Monday, January 24, 2011

Angels' Blood by Nalini Singh

Elena is a vampire hunter and one of the best, due to her ability to sense vampires when they are nearby, a trick which makes finding them a lot easier. When the archangel Raphael contacts her he's not looking for someone to track down a lost vampire servant, instead he wants her to help kill a fallen angel. He believes she can learn to use her vampire-tracking power on an angel too, but Elena isn't at all sure this is a job she can handle. She takes the job; after all, who would refuse one of the most powerful and dangerous angels alive? However after a while Elena is wondering if Raphael might be more of a danger to her life (and/or sanity) than their target. He keeps pressuring her to join his bed, and she's not sure if she can say no. She's not even sure she wants to or how to tell, considering how entertaining he seems to find messing with her head and making her do things she doesn't want to do.

The "power=magic=control=sex=power" concept is very common in paranormal romance, but rarely is it done well and in a believable manner. Here it is. Raphael is shown as inhuman at the beginning, his main interest in Elena seems just to be about getting his power-trip from forcing a powerful hunter to do his bidding, slowly and surprisingly believably, becoming a relationship about something other than wrestling over who's tougher. I think the key thing that makes it seem possible is respect. Both characters learn to respect each other's abilities, weaknesses and pasts, in doing so they both learn to start letting go of the urge to try and run the whole world, which lets them realize that their relationship doesn't have to be about control and power. It's very rare for a paranormal romance to use character development so effectively, which makes this one a breath of fresh air into an often stagnant genre.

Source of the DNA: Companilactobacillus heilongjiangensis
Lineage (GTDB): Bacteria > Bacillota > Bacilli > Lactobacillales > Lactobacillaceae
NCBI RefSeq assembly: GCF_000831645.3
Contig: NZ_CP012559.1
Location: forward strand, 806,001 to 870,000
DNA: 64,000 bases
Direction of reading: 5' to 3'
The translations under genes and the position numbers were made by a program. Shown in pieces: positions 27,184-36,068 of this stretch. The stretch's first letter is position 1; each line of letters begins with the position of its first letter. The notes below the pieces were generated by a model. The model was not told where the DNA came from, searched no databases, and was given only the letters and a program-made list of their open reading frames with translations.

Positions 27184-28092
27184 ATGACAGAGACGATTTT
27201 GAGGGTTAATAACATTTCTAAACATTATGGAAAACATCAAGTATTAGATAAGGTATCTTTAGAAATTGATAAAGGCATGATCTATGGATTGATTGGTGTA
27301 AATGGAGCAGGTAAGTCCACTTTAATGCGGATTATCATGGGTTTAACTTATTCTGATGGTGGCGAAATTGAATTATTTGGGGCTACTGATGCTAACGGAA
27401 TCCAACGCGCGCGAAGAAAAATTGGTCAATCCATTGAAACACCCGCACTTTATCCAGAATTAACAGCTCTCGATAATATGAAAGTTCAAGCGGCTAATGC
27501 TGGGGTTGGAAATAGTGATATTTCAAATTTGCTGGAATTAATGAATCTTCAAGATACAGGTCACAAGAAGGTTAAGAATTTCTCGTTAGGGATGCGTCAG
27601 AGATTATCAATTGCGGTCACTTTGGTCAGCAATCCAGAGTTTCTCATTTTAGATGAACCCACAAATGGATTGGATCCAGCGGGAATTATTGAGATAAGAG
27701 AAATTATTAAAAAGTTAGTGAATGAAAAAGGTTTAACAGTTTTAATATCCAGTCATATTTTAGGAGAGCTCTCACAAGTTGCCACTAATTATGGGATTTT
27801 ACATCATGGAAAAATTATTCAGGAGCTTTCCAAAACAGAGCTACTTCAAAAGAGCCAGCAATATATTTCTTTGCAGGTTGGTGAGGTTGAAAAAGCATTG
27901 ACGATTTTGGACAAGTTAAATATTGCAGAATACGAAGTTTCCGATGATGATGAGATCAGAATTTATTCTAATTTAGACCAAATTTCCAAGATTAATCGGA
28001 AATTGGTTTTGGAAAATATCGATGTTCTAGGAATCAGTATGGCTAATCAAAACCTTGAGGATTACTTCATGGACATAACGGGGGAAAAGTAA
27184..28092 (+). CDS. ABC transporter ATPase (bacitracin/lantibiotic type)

I wish the writing had been as good as the characters. It wasn't dreadful, but it felt sloppy and rushed in a number of spots. It was generally rather bland, I got the sense the author was trying not to make her writing a distraction or stand out, but instead it meant that when exciting stuff wasn't happening to keep the reader interested via the plot and/or characters, the writing had a tendency to drag and get rather dull.

Another problematic thing is that both main characters were so unlikable at the beginning and it was very difficult to empathize, like or be interesting in learning more about them until more than a third of the way through. I only stuck with it that far because of the interesting setting, a couple background characters and the fact that I had received it through Bookcrossing and wanted to write a proper review. Had it been a library book I would have put it down unfinished, which would have been unfortunate since it improved so much later on.

This is an interesting read, but one has to slog through a tough beginning to get to the "good stuff".

3 Stars

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